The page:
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Lewis Carroll was born Charles Lutwidge Dodgson on the 27th January 1832 at Daresbury, Cheshire, the eldest boy and the third child. Another eight followed.
When Dodgson was 11, his cleric father moved his family to Croft-on-Tees in the North Riding of Yorkshire. Although his father was active and highly conservative his son was ambivalent with those values and with the Church as a whole.
In his early years Dodgson was educated at home and by age 7 he was reading the likes of ‘The Pilgrim's Progress’. He also spoke with a stammer which he called his ‘hesitation’.
At 12 he was dispatched to Richmond Grammar School in North Yorkshire and then on to Rugby. He sailed through the curriculum. He was accepted at Christ Church, Oxford but two days after arriving he was summoned home: his mother had died of ‘inflammation of the brain’ at only 47.
Dodgson was exceptionally gifted and, when not distracted, achievement came easily to him. He remained at Christ Church studying and teaching in various capacities until his death.
In March 1856, he published the romantic poem ‘Solitude’ as by ‘Lewis Carroll’.
That same year he took up the new art of photography. He soon excelled and became a well-known gentleman-photographer, and even toyed with the idea of making a living out of it. When he ceased photography in 1880, he had his own studio and had created around 3,000 images.
He enjoyed moderate success with his early poems and short stories but had an array of other interests in the pre-Raphaelite circle, Psychical Research and even ordained in the Church of England in 1861.
In July 1862 he told a young Alice Liddell the story that would become his first and greatest success. Alice begged him to write it down, and eventually he did and later presented her with a handwritten and illustrated ‘Alice's Adventures Under Ground’. The publisher Macmillan agreed to publish it as ‘Alice's Adventures in Wonderland’ by Lewis Carroll.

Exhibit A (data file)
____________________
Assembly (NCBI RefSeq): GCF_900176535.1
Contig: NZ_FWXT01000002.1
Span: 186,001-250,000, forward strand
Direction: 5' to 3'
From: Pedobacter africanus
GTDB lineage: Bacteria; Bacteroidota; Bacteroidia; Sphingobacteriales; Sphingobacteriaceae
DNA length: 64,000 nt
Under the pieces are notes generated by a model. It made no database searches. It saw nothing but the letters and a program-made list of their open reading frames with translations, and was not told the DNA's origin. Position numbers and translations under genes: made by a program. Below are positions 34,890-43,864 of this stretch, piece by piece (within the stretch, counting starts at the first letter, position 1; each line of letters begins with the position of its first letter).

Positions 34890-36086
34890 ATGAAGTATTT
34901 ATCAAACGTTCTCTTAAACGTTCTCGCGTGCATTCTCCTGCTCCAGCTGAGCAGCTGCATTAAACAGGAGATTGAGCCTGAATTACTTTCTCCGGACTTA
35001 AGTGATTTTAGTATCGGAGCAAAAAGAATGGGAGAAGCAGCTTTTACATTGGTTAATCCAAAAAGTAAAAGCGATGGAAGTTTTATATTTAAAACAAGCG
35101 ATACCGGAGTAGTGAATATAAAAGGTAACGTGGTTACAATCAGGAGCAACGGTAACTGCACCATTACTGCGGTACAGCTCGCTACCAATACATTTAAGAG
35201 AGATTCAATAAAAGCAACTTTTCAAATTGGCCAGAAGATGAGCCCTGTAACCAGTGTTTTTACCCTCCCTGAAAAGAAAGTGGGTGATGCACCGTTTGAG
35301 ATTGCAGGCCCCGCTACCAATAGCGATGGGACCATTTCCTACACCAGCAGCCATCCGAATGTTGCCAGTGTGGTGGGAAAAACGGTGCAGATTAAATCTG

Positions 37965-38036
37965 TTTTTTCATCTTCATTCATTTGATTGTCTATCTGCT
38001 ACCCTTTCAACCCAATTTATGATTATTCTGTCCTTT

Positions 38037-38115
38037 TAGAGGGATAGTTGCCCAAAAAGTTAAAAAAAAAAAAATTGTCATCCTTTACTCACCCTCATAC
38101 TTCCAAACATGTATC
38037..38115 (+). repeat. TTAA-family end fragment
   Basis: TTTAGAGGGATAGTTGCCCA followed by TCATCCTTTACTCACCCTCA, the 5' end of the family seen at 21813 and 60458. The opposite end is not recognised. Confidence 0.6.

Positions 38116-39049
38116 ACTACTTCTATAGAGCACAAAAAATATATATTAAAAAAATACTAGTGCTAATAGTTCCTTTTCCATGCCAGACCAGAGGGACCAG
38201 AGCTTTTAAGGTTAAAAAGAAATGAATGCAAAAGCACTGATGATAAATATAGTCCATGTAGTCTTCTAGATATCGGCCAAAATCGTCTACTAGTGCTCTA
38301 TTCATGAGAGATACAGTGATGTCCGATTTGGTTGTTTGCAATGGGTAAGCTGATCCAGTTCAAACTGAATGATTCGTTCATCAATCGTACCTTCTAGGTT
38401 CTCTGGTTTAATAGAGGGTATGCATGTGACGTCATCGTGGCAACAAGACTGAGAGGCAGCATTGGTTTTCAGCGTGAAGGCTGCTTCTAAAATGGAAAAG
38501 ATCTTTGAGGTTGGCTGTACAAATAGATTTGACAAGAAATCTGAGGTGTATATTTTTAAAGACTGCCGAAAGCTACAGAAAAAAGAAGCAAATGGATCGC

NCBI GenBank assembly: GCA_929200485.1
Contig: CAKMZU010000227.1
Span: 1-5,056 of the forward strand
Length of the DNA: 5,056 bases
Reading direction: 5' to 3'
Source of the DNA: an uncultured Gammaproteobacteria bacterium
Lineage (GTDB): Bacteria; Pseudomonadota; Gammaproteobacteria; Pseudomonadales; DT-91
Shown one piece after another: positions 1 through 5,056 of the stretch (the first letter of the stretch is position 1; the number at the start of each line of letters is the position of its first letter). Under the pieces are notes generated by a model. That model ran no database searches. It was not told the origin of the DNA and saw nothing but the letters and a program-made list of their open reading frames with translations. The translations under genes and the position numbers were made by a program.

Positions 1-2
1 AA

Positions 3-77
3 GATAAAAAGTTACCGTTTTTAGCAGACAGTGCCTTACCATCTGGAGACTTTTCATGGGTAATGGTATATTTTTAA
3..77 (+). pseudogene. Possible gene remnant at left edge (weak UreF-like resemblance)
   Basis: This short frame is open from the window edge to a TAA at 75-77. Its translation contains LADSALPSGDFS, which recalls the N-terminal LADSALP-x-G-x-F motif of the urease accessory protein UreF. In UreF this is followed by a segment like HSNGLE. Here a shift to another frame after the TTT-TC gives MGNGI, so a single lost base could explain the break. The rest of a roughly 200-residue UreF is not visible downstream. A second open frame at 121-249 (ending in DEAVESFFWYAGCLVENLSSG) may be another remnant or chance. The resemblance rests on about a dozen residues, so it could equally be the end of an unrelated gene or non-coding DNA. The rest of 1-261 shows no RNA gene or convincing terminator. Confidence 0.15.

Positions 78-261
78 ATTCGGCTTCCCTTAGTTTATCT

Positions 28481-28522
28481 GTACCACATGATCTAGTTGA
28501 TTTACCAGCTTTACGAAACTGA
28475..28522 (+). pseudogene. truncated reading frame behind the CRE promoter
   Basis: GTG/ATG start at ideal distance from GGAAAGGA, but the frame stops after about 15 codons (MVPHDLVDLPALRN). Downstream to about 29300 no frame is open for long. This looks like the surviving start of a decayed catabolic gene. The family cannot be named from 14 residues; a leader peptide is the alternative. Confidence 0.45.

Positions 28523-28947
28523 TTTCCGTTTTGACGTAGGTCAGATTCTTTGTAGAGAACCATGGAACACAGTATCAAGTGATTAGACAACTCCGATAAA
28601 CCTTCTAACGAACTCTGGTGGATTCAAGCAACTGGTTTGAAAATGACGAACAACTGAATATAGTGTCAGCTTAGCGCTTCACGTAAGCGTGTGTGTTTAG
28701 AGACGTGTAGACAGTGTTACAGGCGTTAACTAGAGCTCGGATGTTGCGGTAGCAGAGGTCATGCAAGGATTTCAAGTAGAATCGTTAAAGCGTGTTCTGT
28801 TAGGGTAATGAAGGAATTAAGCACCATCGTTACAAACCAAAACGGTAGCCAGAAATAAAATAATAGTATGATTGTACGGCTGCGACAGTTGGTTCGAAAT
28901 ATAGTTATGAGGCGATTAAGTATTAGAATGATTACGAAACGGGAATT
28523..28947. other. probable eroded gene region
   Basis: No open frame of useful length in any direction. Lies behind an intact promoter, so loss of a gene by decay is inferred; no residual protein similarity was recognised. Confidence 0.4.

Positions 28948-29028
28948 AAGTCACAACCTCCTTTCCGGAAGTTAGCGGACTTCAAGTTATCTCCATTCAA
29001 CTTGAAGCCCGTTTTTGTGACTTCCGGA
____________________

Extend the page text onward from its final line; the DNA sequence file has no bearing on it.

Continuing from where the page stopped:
It was a huge and sensational life-changing success. Royalties quickly accumulated as did fan mail.
In 1871, the darker themed sequel ‘Through the Looking-Glass, and What Alice Found There’ was published. A half decade later came ‘The Hunting of the Snark’, a fantastical nonsense poem, as nine tradesmen and a beaver set off to find the snark. It was another enormous success.
He also loved to invent such delights as a writing tablet ‘the nyctograph’ that allowed note-taking in the dark as well as many word games, such as the precursor to ‘Scrabble’, and alternative systems of parliamentary voting. Within the discipline of mathematics, he worked in geometry, linear and matrix algebra, mathematical logic, recreational mathematics and wrote nearly a dozen books on the subject.
Lewis Carroll died of pneumonia following influenza on 14th January 1898 in Guildford, Surrey. He was 65.